In the wake of last month's shootings at Sandy Hook Elementary School and the subsequent proposal by local state Representative Jason Villalba to arm specially trained teachers, DISD spokesman Jon Dahlander dismissed the idea that Dallas teachers will soon be roaming the halls packing heat. He did leave the door open for ways to supplement DISD's lean police force.
"We just don't have enough officers to place one in every campus right now," Dahlander told Unfair Park. "So that's something we're going to need to talk about."
At today's meeting of the City Council's Public Safety Committee, Dallas Police Chief David Brown revealed one possible solution: stationing DPD officers at DISD schools.
That used to be the norm. Brown said the department stopped providing resource officers around the time that DISD formed its own police force. Discussions about such a program are in their early stages -- given personnel constraints, there is talk about employing retired officers -- and implementation is "at least six months out," said DPD spokeswoman Sherri Jeffrey.
And just as Brown was wrapping up his presentation at City Hall, Superintendent Mike Miles was visiting with KERA's Krys Boyd. That discussion was wide-ranging, but Miles did field a caller's question about school security, specifically about how she was able to waltz into her daughter's elementary school without signing in or otherwise being verified as a non-crazy person.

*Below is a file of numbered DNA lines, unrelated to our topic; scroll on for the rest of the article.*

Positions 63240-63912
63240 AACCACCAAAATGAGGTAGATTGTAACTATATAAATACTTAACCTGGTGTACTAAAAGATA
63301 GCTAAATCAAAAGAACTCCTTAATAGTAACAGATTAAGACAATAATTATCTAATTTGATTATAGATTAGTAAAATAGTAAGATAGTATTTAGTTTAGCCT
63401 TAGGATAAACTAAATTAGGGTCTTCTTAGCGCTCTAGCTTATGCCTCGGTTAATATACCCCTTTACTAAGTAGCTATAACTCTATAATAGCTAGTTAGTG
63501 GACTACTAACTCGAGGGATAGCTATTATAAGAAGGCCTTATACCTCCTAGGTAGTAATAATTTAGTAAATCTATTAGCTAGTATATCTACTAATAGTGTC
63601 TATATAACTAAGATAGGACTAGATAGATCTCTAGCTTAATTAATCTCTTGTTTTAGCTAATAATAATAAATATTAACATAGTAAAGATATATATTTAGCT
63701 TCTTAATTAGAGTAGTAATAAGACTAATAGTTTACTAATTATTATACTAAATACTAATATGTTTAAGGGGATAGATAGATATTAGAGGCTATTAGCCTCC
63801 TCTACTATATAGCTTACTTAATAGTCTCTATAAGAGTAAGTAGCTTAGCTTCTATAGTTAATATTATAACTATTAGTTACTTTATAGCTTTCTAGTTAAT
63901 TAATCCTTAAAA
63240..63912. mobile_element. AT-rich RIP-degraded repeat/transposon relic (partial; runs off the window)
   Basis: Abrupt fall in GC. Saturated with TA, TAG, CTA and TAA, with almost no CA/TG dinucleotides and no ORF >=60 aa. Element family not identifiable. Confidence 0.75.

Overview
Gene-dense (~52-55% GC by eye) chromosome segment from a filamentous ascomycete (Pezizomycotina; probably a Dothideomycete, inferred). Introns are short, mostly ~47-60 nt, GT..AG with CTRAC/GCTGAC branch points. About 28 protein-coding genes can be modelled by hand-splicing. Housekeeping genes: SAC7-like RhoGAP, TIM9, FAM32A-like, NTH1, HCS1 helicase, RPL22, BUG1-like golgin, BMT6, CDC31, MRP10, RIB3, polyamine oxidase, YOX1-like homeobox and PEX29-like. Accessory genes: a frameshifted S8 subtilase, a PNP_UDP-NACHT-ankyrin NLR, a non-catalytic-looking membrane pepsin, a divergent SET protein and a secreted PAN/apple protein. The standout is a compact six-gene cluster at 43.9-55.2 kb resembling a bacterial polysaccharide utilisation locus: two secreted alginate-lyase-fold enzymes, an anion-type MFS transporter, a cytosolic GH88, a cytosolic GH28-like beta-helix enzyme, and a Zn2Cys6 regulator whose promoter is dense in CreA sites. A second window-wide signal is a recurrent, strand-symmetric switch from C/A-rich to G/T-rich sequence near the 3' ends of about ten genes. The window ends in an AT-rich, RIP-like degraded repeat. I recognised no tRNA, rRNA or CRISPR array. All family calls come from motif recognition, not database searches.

Miles pointed out the security measures that are in place -- officers stationed at high schools, metal detectors at middle schools -- but echoed Brown's call to "increase [the] presence and visibility" of law enforcement.
A DISD task force is currently looking for ways to improve security, Miles said, and a recent audit of safety procedures at DISD's nearly four dozen elementary schools. That
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"Right now we're leaving one door open so that people can come into the school," Miles said. The task force has recommended looking to implement some type of a buzz-in system to control access to DISD campuses.
"We do not want to turn our schools into fortresses," Miles said. "At the same time we want our kids to feel safe. ... We have to remain vigilant and our students have to remain vigilant."
Update at 5:13 p.m.: DISD spokeswoman Libby Daniels provides a bit of context:
It seems the program referred to came out of a discussion with the two police chiefs and the superintendent after Newtown. As far as I know, there has only been the initial conversation, so it is too early to say exactly what such a program would look like if it happens. However, I am told that the program, as it was originally discussed, is more of a safety education awareness program that would pilot at select elementary schools for a two week period next school year--very ;much like the D.A.R.E. program. Again, it is really early in the discussion stages, so nothing has been fully determined and certainly nothing has been approved.